What would the deceased have wanted?

Grief, generosity, love, regret, hate, spite, retribution, eccentricity: the full gamut of human emotions are revealed in a person’s will, and in the conduct of their beneficiaries and descendants after death.

Probate courts are required to walk into this emotional minefield, and ask: what would the deceased have wanted?

When a deceased person hasn’t left a will, or they’ve left one that’s deficient, the court looks for clues.

And, as history tells us, the courts have often acted with considerable sensitivity and flexibility in trying to do justice to the dead.

If this article has raised issues for you, or if you’re concerned about someone you know, call Lifeline on 13 11 14.

In Case I Die In This Mess was made by Impact Studios at the University of Technology, Sydney – a new audio production house combining academic research and audio storytelling. It is the first episode in a four part series titled ‘The Law’s Way of Knowing’, available for download through the award-winning UTS History Lab podcast.

21st Century Considerations for Estate Planning: Digital Assets

21st Century Considerations for Estate Planning: Digital Assets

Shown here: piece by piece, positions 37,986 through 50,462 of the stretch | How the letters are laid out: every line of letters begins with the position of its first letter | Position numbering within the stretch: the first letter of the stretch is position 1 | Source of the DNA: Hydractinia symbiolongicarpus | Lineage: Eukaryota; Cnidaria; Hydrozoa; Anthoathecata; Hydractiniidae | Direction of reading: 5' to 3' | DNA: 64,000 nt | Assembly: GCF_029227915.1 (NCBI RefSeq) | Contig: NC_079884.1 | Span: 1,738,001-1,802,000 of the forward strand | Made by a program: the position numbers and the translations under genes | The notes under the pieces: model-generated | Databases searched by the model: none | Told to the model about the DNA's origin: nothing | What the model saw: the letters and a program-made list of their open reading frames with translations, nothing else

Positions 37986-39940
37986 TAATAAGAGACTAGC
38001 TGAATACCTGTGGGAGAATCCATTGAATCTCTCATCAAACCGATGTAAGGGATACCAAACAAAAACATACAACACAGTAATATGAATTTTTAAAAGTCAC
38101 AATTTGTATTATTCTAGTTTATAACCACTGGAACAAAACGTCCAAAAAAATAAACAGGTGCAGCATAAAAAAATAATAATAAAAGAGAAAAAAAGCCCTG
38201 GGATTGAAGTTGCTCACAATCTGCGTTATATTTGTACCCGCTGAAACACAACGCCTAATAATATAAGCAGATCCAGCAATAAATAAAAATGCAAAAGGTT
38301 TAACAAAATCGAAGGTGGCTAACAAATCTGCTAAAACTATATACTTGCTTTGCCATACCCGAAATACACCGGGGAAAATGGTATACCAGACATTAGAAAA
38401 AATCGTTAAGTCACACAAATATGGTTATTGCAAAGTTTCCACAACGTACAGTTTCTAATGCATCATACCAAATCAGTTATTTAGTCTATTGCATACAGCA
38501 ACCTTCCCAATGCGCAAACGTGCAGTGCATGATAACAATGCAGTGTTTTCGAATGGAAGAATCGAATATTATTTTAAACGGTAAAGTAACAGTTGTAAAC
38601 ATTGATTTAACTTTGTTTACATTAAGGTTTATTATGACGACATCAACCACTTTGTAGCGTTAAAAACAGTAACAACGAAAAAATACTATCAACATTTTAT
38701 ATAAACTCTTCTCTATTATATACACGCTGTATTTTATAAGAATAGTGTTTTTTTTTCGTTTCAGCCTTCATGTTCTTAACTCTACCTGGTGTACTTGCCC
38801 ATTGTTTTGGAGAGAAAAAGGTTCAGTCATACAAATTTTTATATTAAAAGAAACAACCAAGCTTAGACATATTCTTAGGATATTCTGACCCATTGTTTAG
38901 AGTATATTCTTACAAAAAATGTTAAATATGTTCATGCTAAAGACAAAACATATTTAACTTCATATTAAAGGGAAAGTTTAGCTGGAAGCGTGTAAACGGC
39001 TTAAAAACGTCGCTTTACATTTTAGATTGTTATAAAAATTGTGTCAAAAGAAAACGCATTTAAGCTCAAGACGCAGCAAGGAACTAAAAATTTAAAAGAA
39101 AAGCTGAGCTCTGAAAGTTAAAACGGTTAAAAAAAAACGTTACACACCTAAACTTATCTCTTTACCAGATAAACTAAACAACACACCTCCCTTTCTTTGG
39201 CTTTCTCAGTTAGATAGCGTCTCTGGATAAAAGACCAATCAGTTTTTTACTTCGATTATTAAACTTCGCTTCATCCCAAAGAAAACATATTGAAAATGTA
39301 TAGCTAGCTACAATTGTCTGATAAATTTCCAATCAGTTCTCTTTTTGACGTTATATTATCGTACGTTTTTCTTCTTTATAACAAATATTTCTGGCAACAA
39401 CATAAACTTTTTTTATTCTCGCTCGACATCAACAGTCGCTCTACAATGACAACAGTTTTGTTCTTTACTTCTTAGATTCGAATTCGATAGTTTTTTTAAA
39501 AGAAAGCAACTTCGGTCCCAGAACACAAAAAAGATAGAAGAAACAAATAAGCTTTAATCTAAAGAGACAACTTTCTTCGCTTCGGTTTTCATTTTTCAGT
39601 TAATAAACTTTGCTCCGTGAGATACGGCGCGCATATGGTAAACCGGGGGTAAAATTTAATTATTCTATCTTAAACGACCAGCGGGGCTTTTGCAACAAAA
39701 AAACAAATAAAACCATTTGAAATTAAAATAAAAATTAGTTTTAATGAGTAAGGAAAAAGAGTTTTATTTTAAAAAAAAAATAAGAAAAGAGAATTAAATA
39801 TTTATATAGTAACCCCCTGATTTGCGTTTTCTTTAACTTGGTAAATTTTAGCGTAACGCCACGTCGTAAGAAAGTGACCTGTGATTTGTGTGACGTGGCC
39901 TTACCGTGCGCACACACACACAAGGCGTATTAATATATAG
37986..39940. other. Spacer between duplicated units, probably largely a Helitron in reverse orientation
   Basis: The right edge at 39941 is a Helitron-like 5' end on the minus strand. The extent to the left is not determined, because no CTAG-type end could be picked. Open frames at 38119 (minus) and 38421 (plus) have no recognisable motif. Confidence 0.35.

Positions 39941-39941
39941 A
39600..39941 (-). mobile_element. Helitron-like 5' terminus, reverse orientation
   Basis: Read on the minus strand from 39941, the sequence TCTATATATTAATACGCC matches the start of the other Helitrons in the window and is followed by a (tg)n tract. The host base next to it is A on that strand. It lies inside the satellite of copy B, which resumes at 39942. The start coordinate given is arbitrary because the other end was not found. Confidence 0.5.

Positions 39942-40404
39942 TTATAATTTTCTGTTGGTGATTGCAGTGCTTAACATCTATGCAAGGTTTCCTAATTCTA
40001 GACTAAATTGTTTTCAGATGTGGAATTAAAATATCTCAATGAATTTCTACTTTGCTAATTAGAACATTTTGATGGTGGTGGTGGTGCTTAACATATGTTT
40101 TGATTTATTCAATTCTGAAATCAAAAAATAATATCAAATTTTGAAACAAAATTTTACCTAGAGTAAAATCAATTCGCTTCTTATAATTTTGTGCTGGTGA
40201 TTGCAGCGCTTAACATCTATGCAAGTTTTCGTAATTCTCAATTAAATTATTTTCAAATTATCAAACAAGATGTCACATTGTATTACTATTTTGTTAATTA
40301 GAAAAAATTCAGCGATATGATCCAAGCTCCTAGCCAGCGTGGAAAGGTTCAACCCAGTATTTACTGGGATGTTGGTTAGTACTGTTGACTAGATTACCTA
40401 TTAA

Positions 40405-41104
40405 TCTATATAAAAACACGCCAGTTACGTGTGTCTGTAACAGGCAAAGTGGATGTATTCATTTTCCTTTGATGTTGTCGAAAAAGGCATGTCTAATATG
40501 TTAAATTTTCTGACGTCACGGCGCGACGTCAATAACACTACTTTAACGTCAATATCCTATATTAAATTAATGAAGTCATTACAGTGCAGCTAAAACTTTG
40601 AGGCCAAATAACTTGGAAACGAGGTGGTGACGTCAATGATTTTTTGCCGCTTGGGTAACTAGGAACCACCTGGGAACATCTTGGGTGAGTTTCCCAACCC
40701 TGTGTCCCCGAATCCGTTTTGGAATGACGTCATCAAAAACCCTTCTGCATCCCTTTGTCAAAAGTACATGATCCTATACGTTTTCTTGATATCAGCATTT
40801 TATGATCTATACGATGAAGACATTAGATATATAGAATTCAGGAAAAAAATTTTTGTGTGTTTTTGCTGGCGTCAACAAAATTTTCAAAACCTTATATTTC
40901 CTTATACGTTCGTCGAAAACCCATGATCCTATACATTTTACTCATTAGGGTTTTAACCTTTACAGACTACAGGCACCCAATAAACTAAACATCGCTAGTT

21st Century Considerations for Estate Planning: Digital Assets

Click here to view original web page at 21st Century Considerations for Estate Planning: Digital Assets

Image by FamZoo Staff, via Flickr

Why do I need an estate plan? The answers can be as varied as the individuals who pose the question. Reasons often mentioned include preserving assets, protecting beneficiaries and reducing death taxes. Certainly, the purpose of the core document of any estate plan, the Last Will and Testament, is to provide the testator with a means to state to whom their property will be distributed following death. Historically, wills were used most often by men who had no biological descendants, to devise their land. In modern times, one of the primary reasons for having an estate plan was tax avoidance. Understandably, individuals seek legal means to reduce or avoid potential estate tax liability and trust and estate practitioners are able to oblige through carefully drafted estate planning documents. In light of recent state and federal tax law changes, death taxes are no longer the primary reason the majority of individuals seek to complete their estate plans, as only the wealthiest individuals’ estates are subject to estate tax. So, if not to escape taxation, why do people need an estate plan?